[ilds] Lawrence and Gerald Durrell's Corfu

Charles Sligh Charles-Sligh at utc.edu
Thu Oct 8 04:58:52 PDT 2009



https://smi.utc.edu/w?Nh.E0.EDyQ.S7TsztQ.EBgEg.Cy9LNSg.K

Lawrence and Gerald Durrell's Corfu

   The Durrell brothers discovered the island of Corfu in their youth, and became enchanted with its beauties but also its people and the 'aroma' of the Ionian Sea, which crop up frequently in their writings later.

   Gerald Durrel grew up to become a naturalist, zookeeper, author and television presenter and his older brother Lawrence became a noted novelist, poet and travel writer.

   Lawrence was 23, and already married, when his family -- his wife, mother, younger brother and sister -- settled on Corfu in 1935, and Gerald was barely 10. Lawrence became intrigued with the ancient and Modern Greek language, while he also started to write poems and broaden his circle of contacts with several Greek writers.

   Lawrence later wrote about the family's carefree years on the island, the tenderness and innocence of the people of Corfu in the mid-war years, in two of his books: Prospero's Cell (1945) and Blue Thirst (1975).

   The island's quaint and unadulterated beauty also inspired Gerald who, too, later wrote about the family's life and experiences on Corfu in his anecdote filled book My Family and Other Animals (1962), which brings with his great affection for the island and its people.

   But the people of Corfu, too, did not remain untouched by the Durrell brothers' stay on the island, and the memories linger on despite the passing of time.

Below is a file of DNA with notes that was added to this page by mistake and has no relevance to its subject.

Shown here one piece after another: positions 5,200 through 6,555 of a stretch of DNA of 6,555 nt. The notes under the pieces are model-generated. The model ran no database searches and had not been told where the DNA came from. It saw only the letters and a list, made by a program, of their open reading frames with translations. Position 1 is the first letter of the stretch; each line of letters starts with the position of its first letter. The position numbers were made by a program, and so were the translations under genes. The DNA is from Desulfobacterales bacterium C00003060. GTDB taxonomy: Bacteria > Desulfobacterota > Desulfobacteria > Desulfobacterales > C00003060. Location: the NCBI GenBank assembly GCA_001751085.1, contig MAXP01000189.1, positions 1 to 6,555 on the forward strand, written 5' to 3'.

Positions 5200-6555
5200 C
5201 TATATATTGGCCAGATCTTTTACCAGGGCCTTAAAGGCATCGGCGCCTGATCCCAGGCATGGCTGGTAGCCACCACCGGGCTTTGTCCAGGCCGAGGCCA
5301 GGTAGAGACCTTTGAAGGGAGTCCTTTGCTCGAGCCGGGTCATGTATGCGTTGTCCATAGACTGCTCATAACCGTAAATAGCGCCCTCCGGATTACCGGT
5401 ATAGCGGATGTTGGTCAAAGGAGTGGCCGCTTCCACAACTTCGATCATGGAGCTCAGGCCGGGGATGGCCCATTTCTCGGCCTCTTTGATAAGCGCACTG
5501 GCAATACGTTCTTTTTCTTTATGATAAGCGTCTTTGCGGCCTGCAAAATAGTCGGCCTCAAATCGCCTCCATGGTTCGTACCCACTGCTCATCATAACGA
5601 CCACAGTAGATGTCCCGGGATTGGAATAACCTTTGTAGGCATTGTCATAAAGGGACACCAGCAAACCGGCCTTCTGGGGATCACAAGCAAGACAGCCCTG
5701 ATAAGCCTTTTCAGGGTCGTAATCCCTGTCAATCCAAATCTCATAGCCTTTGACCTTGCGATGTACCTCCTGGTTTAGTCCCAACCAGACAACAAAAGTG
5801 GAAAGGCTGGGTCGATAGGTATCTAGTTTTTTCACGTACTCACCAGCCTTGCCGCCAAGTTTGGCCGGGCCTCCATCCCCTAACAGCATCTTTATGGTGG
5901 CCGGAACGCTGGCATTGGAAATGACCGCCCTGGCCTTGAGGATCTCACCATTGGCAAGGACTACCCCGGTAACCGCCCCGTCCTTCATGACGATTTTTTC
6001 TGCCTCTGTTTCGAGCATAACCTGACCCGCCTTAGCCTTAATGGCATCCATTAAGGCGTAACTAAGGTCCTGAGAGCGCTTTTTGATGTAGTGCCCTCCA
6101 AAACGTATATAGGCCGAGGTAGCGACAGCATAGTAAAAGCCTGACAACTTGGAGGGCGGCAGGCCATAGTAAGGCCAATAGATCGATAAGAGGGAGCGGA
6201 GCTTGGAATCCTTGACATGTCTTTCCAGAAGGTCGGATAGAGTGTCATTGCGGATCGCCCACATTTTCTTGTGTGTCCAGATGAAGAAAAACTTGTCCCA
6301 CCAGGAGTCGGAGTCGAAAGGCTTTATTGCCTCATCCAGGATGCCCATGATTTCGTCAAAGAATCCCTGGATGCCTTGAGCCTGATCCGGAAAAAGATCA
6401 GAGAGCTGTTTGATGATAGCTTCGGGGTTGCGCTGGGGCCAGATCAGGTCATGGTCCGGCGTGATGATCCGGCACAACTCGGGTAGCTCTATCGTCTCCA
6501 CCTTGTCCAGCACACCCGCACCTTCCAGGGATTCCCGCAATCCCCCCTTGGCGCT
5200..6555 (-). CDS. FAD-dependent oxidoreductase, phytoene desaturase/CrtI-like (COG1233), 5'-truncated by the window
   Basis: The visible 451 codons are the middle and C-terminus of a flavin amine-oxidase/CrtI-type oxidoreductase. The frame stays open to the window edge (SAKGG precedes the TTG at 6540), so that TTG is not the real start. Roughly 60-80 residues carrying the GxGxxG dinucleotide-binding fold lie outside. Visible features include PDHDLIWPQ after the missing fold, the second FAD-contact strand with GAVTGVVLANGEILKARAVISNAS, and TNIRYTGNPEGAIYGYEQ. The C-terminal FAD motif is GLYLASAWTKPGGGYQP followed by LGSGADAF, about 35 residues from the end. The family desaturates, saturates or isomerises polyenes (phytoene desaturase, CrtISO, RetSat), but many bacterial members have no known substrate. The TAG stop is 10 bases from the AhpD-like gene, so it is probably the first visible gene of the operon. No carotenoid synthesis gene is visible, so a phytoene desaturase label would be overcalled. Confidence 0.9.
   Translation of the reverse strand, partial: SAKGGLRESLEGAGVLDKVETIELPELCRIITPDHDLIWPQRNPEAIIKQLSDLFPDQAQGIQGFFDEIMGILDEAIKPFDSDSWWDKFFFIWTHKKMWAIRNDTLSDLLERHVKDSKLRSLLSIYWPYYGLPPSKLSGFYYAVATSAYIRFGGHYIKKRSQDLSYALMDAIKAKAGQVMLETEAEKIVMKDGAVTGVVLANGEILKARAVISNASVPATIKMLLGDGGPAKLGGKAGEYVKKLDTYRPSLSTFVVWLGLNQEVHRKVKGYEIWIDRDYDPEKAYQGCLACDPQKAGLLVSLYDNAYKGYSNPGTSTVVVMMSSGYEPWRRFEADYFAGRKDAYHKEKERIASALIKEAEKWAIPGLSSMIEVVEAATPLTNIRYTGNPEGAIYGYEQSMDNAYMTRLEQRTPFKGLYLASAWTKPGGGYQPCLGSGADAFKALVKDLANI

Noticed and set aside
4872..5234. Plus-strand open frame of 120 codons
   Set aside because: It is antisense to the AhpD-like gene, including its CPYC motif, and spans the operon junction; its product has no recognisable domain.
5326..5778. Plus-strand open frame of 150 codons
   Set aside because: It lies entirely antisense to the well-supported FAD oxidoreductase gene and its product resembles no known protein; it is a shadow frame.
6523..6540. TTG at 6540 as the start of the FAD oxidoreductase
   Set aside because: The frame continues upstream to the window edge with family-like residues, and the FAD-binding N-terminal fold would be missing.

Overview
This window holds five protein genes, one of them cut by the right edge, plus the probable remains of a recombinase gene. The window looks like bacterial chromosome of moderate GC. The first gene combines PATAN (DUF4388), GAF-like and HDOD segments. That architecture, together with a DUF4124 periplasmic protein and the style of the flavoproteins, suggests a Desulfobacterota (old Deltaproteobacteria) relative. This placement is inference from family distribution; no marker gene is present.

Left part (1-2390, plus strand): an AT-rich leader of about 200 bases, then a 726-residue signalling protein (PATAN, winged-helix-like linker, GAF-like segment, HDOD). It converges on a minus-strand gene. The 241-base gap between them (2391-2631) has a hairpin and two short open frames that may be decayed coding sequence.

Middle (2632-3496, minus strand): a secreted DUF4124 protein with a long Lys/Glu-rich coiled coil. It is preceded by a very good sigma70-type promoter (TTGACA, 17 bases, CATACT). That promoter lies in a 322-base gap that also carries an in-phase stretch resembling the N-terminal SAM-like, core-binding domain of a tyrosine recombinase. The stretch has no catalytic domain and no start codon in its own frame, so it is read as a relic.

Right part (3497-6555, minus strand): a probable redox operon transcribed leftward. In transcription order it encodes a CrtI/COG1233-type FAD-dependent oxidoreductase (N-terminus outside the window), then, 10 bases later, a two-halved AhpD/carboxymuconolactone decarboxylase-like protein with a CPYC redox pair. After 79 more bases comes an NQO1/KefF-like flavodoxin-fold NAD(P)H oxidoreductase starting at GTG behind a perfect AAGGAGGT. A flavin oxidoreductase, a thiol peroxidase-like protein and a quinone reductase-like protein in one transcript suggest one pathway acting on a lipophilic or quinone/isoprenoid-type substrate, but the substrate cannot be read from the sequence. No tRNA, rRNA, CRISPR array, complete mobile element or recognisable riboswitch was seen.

The locals proudly talk about the two British writers who had their island their second home, and never miss an opportunity to point out to visitors the 'white house' in the tiny village of Kalamos where the Durrells lived.

   Today, the house is a hostel and its current owners have taken care to keep alive the memories of the Durrells and that carefree epoch.

   The Durrell brothers have inspired many people, including British writer Richard Pine who has not only studied the brothers' ties with the island, but also established in 2002 The Durrell School of Corfu, which offers a wide range of activities, such as weekly seminars on the brothers' writing and the rich cultural heritage of the Mediterranean, excursions, and lectures on the same subject.

   Pine, who himself also professes to be a "Corfu lover", told ANA/MPA that the aim of the School is to organise international seminars on Corfu with speakers from all over the world, on the themes that the Durrell brothers were keen on, such as culture, literature, zoology, ecology and the arts.

   Clarifying the reasons behind his vision of establishing such a School, he noted that Corfu was a very important place for the Durrell brothers. Lawrence, he said, was just 23 years old when he moved there, but as he as written in his books, he discovered himself on Corfu. Greece gives you the ability to discover yourself, Lawrence would say, according to Pine. As for Gerald, he was still a child when he went to Corfu, but his experiences there put their mark on his later course.

   "That is why I chose Greece, and particularly Corfu" to set up the School, Pine said.

   Next May, the School is organising a seminar on Ionian history and culture, which will include not only Corfu but the other Ionian islands as well, such as Cephallonia and Ithaka, while a large delegation of visitors is also awaited from North America.

   The seminars offered by the School are attended by people of all ages and educational level: from university professors and pensioners to young people seeking new experiences. 
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Charles L. Sligh
Department of English
University of Tennessee at Chattanooga
Charles-Sligh at utc.edu
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